Tuesday, March 10, 2009

Messy and Unashamed

I've been thinking about this topic for quite some time, but hadn't gotten a chance to write about it. Today provided the perfect inspiration...

The other day, my friend, Julie, and I arranged to go to Ikea today. (The D____ household has been losing breakables by the day and I needed to replenish.) Julie suggested I come pick her up so I could see her home. She loves her home and is so proud of it.

"Well," she clarified on the phone. "It's messy, so if you don't mind, you're welcome to come over."

"Like I care!" was my response.

So this morning, I got the grand tour of Julie's house. She was right -- it was messy. But it didn't matter in the least! She wasn't embarrassed and I certainly didn't care. So in my mind, I will always think of her as Amazing Julie.

I have to say that being invited into chaos was a pleasure. Wives and mothers (not to be exclusionary, but I really don't think husbands/dads have this issue) almost always insist the house be spotless before any adult can come over. We all know that kids don't care, so other people's kids can safely enter. But when a parent comes to pick up that kid, sorry, but it's the foyer and only the foyer you get to see.

Here's a little side story of my own personal cleaning neuroses... For years, I was best friends with my college roommate. We'd lived together, so she knew that while I wasn't crazy messy, I also didn't see the need to sterilize everything. Thus, I didn't feel the need to clean everything when she came over. I'd hoped that not cleaning was in the definition of best friends. But it wasn't. She was a neat freak and had a tendency to clean my house when she came over. She saw it as helping. I saw it as a personal affront to my housekeeping skills. So as years passed, I tried harder and harder to make my home absolutely perfect before she came. Now imagine me 7 months pregnant with Emma, on the floor cleaning, actually scrubbing, the baseboards! Even I realized I was going too far to please her. She shouldn't have cared. I shouldn't have cared.

Why exactly do we care so much? Honestly, all our homes get messy. It's called living in them. Why are we so ashamed that the laundry went from the dryer to the couch three days ago? That there's a pot in the sink everyone's trying to ignore? That there are fingerprints on the windows, toothpaste globs in the bathroom sink and dirty socks on the stairs?

Maybe it is the mindset of unfailing and absolute cleanliness that previous generations held so dear. I can't imagine my Grandma K. even thinking about dumping her load of freshly dried whites on the couch.

Maybe we're just plain embarrassed. After all, messiness equals imperfection and a certain sense of laissez faire, even laziness. No one ever wants to be labeled as lazy.

Seriously, though, can wives and mothers ever be considered lazy? With all that we do, with all that we accomplish, the word "lazy" should be deleted from the dictionary of our lives. We're not being lazy when the beds are unmade or a pile of laundry sits on the floor in front of the washer for a few days. Such things are simply not the highest priority.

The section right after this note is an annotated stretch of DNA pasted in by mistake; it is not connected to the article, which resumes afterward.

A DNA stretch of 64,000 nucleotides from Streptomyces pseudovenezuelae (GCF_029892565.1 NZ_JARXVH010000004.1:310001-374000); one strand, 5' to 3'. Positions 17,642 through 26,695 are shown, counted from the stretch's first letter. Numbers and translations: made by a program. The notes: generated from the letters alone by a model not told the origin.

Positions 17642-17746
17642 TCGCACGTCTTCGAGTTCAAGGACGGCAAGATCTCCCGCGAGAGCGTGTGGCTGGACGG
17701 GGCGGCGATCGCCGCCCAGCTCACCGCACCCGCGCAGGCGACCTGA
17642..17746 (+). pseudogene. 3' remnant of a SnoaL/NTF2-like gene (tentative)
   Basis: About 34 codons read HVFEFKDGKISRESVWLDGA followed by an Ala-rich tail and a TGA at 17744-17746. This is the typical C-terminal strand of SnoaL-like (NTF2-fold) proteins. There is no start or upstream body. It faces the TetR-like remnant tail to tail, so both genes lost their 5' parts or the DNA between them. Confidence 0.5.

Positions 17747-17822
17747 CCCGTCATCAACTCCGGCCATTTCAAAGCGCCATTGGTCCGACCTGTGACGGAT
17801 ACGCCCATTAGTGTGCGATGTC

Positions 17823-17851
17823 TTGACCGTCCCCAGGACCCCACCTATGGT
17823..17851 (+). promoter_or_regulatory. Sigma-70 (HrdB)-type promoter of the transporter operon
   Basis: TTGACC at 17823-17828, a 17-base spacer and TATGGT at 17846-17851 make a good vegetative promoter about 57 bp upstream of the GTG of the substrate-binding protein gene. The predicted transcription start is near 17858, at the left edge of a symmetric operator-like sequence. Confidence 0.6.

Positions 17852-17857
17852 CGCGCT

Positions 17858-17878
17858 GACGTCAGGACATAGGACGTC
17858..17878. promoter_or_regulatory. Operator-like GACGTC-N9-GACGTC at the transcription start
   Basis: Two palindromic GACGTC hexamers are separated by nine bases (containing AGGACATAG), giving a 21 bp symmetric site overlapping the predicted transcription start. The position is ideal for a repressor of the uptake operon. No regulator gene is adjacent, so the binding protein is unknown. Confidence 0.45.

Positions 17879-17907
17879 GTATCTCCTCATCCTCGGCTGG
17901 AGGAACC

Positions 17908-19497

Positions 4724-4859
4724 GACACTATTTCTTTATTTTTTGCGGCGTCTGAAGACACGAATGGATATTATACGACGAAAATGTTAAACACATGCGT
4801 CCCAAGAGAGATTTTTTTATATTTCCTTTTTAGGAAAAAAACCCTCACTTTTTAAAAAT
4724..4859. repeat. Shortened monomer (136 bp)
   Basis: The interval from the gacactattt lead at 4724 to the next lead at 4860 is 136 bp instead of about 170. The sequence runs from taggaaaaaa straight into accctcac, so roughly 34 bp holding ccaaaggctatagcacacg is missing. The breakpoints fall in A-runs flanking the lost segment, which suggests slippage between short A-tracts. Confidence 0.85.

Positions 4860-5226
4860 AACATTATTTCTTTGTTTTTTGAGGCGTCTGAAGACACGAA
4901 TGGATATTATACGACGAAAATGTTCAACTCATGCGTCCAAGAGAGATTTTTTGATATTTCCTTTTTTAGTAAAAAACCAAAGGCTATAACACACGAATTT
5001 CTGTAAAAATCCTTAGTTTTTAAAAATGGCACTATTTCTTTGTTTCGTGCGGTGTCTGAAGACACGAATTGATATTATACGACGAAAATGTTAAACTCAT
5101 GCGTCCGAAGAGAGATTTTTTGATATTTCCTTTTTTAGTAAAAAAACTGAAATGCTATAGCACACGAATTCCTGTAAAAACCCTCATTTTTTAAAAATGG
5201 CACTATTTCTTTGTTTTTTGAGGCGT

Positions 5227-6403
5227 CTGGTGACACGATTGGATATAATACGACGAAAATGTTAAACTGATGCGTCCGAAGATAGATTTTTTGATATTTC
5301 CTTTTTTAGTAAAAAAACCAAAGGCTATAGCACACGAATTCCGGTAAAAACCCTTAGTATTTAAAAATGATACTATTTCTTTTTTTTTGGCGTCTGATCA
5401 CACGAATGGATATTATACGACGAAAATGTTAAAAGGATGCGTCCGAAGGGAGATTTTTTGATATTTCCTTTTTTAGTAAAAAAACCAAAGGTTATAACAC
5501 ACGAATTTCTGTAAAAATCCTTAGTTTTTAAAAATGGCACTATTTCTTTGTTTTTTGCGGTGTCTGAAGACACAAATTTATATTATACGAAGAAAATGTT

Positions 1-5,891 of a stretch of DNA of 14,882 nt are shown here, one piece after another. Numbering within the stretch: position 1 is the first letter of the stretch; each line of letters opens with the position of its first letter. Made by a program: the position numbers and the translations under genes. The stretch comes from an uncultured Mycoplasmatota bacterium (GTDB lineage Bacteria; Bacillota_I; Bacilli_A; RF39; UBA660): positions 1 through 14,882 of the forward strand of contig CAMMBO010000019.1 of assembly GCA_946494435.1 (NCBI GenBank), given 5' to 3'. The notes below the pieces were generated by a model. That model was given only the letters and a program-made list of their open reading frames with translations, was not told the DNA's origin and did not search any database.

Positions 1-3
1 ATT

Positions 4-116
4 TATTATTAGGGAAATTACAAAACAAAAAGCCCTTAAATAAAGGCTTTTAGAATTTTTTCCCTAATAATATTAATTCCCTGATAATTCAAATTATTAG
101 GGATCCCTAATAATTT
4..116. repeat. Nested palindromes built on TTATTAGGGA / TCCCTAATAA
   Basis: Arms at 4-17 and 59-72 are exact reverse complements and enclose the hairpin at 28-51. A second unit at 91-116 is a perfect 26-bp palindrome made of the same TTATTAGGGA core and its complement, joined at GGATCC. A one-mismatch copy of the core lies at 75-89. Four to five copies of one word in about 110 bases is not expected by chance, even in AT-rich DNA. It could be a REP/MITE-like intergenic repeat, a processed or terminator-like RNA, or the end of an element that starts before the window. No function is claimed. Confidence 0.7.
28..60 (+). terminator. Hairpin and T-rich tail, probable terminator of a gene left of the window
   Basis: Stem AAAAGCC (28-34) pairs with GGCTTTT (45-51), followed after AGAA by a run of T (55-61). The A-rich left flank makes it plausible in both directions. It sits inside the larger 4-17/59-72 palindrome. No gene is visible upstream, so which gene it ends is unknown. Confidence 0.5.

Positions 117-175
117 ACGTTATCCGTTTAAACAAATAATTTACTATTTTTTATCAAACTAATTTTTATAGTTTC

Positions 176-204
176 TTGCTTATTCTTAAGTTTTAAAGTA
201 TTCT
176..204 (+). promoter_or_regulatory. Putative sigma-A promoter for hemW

Nor should they be. Let's think about that...

"Kids, should I play Monopoly with you or dust the house?"

"Hey, everyone! The floors didn't get scrubbed today, so let's do that instead of cooking and eating dinner!"

"I think I'll sweep the front porch instead of heading out to buy milk and toilet paper this afternoon."

Or perhaps we refuse to admit to our messiness because of guilt. If we don't put every dish in the dishwasher right after we use it, put the clothes away as soon as we fold them or scrub the toilets before the water ring starts growing, we women feel inadequate as wives and mothers -- that we're not doing the best we should be.

And, of course, there's the ever present feeling of inferiority. You know the vicious cycle I'm talking about. I visit Sally's house which she has just spotlessly cleaned because I was coming over. I automatically assume that this is the way she always lives. Her house must always be this clean! Why can't I keep my house so tidy? I wonder how she does it? But do I ever ask! No way, Jose! That's admitting to an imperfect home. And if I did ask, she'd never admit that she just spent hours and hours excavating the furniture from under all the dust.

Let's stop this cycle! Let's admit to each other that our houses are not clean! And that, unless someone is actually coming over, we generally don't care! That's not to say we should never clean, just not for guests!

Let's all follow Amazing Julie's lead and stop worrying about what our homes look like. Let's show our true selves (and homes) to other people. Can you even imagine how much stress will be eliminated? I'm almost giddy just thinking about it!

But the question remains... Do I have what it takes to not clean next time I'm expecting company?


Mandajuice said...

Hey didn't you get to see my filthy house when you dropped off the table for Genoa? Because that's pretty much how we always live.

I ONLY clean for company.

And while I totally agree with you - that I shouldn't care and that in a way it's almost demeaning to the women I invite in because it implies you might judge me for my dirty house and honestly, I KNOW you'd never do that - I'm going to keep cleaning my house for company.

Because if I stop doing that? My house will never EVER be clean again. Inviting friends over is the only cleaning schedule I have!

I just washed the kitchen cabinets FOR MY BROTHER who arrives today. Because my 26 year old BROTHER is going care!? How silly! (But I'm glad I did it because at least it got done!)

Anonymous said...

This is a good one, Kate. You raise some good points--most importantly, the one not to judge a friend for the condition of their house. Much more important to have that door always open for a friend, regardless of what is behind it.